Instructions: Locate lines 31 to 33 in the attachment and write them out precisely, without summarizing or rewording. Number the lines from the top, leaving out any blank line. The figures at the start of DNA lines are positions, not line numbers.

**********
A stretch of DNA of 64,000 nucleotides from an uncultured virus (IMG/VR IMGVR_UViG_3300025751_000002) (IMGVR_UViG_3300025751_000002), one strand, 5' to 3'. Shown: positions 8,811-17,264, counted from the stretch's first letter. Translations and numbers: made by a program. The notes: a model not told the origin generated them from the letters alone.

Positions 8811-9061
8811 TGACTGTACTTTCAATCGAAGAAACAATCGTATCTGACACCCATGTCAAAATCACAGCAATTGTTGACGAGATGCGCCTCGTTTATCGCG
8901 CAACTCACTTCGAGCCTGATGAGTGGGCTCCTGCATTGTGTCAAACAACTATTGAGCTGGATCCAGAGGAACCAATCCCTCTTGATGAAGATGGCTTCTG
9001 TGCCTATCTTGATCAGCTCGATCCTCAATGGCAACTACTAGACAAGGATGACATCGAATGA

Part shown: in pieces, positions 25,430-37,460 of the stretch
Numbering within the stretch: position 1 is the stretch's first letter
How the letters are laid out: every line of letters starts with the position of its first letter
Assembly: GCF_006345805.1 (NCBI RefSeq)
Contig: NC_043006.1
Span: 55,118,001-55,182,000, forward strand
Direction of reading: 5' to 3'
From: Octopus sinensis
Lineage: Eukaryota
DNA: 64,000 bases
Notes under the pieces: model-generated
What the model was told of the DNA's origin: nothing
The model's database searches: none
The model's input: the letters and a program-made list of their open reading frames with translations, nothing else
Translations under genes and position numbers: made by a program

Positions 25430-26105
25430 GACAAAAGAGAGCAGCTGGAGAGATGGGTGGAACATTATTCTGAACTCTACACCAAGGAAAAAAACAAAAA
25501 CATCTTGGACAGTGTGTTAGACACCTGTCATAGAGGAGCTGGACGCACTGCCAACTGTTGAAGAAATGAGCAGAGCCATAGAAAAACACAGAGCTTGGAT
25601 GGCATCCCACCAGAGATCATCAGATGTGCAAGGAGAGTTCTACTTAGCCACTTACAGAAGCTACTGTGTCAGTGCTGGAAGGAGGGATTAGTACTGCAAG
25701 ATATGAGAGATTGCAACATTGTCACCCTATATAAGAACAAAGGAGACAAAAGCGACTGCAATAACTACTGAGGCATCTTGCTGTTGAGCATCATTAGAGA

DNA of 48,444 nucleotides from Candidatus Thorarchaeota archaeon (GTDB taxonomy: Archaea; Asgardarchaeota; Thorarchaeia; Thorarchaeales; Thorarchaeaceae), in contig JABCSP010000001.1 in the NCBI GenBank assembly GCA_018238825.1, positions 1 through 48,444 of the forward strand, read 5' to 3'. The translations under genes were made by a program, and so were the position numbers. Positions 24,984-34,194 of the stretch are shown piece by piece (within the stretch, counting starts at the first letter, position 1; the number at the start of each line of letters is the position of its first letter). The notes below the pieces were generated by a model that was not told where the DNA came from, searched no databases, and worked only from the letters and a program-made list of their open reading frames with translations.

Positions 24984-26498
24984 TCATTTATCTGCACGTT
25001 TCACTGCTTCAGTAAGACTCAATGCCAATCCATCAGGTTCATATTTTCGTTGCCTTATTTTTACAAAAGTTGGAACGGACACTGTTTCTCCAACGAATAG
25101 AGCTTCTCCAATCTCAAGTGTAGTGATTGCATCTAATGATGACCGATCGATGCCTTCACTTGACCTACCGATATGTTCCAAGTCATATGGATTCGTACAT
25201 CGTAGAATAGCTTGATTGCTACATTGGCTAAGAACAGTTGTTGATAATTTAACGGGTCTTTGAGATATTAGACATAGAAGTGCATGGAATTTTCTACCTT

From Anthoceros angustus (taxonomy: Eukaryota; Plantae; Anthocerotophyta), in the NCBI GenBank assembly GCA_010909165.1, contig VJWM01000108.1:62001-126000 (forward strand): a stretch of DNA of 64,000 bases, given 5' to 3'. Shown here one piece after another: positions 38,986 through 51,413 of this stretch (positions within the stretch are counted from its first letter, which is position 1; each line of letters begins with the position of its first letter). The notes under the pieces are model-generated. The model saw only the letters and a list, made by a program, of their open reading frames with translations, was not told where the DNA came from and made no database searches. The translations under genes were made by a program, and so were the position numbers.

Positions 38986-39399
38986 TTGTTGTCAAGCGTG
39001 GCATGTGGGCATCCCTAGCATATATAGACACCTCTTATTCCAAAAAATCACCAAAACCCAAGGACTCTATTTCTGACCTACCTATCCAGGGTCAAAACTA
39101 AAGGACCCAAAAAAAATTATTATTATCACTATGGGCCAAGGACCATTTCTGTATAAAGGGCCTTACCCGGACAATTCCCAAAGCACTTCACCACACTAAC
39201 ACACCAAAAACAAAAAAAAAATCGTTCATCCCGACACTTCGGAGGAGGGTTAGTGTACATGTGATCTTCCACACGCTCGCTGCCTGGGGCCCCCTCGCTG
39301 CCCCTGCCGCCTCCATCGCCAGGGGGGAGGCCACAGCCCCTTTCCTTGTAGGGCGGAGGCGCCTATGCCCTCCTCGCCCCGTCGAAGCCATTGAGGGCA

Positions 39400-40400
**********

25201 CGTAGAATAGCTTGATTGCTACATTGGCTAAGAACAGTTGTTGATAATTTAACGGGTCTTTGAGATATTAGACATAGAAGTGCATGGAATTTTCTACCTT

From Anthoceros angustus (taxonomy: Eukaryota; Plantae; Anthocerotophyta), in the NCBI GenBank assembly GCA_010909165.1, contig VJWM01000108.1:62001-126000 (forward strand): a stretch of DNA of 64,000 bases, given 5' to 3'. Shown here one piece after another: positions 38,986 through 51,413 of this stretch (positions within the stretch are counted from its first letter, which is position 1; each line of letters begins with the position of its first letter). The notes under the pieces are model-generated. The model saw only the letters and a list, made by a program, of their open reading frames with translations, was not told where the DNA came from and made no database searches. The translations under genes were made by a program, and so were the position numbers.

Positions 38986-39399